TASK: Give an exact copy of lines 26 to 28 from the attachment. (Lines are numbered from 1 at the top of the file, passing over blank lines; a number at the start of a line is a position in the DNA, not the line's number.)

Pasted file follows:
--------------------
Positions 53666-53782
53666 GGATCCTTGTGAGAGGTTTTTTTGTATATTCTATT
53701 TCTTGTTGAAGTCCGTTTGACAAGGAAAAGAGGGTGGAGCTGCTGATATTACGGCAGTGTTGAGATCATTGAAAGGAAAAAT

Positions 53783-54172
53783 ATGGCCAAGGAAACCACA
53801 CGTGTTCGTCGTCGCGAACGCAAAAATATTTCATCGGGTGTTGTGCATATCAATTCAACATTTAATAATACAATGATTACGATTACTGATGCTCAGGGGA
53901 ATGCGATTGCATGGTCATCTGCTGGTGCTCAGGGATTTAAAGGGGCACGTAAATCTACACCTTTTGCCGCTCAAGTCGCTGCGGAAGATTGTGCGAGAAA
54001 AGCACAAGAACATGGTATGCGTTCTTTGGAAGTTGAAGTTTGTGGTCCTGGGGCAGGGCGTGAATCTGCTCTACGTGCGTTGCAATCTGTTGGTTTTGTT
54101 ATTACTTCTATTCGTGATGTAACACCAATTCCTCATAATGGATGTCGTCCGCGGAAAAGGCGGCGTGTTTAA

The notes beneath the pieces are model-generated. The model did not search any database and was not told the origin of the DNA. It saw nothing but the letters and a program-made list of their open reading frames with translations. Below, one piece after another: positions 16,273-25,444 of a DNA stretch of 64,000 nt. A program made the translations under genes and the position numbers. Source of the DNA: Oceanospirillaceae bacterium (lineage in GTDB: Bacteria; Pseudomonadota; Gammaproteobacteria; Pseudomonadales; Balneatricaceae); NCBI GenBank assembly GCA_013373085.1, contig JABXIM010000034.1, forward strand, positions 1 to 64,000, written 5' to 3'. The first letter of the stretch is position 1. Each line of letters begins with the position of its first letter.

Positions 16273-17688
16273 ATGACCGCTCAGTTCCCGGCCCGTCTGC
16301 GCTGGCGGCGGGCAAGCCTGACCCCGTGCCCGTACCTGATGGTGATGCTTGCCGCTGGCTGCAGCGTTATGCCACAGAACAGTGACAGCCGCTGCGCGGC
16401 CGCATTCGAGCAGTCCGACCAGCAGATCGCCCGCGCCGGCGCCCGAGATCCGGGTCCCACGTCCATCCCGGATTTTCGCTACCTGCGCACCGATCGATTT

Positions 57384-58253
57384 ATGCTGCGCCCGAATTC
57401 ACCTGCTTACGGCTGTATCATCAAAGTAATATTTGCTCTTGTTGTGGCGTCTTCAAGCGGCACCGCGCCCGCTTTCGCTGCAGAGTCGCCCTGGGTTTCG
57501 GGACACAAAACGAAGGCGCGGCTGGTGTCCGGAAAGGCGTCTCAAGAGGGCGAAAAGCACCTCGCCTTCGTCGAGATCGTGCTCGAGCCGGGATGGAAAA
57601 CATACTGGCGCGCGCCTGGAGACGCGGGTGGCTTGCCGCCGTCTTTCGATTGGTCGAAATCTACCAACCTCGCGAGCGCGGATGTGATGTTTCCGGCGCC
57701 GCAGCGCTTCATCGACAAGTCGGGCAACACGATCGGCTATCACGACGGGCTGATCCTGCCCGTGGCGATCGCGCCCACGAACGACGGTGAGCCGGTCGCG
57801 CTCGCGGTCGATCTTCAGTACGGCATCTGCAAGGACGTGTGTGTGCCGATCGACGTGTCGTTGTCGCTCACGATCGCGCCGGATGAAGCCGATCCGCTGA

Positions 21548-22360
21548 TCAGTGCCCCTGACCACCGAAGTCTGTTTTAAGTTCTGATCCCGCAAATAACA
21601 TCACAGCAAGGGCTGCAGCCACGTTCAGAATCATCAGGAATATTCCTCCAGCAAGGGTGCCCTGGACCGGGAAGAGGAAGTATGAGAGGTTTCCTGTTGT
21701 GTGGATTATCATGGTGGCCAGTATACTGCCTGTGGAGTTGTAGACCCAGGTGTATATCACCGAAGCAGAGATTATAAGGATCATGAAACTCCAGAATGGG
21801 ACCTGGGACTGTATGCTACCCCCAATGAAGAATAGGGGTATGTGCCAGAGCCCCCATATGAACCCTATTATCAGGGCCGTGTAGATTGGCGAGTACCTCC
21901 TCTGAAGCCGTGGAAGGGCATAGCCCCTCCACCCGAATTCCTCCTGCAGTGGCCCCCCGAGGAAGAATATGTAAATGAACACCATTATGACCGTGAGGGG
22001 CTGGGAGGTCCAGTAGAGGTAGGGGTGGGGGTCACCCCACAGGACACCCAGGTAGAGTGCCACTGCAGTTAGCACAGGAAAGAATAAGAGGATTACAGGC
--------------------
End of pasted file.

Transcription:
21801 ACCTGGGACTGTATGCTACCCCCAATGAAGAATAGGGGTATGTGCCAGAGCCCCCATATGAACCCTATTATCAGGGCCGTGTAGATTGGCGAGTACCTCC
21901 TCTGAAGCCGTGGAAGGGCATAGCCCCTCCACCCGAATTCCTCCTGCAGTGGCCCCCCGAGGAAGAATATGTAAATGAACACCATTATGACCGTGAGGGG
22001 CTGGGAGGTCCAGTAGAGGTAGGGGTGGGGGTCACCCCACAGGACACCCAGGTAGAGTGCCACTGCAGTTAGCACAGGAAAGAATAAGAGGATTACAGGC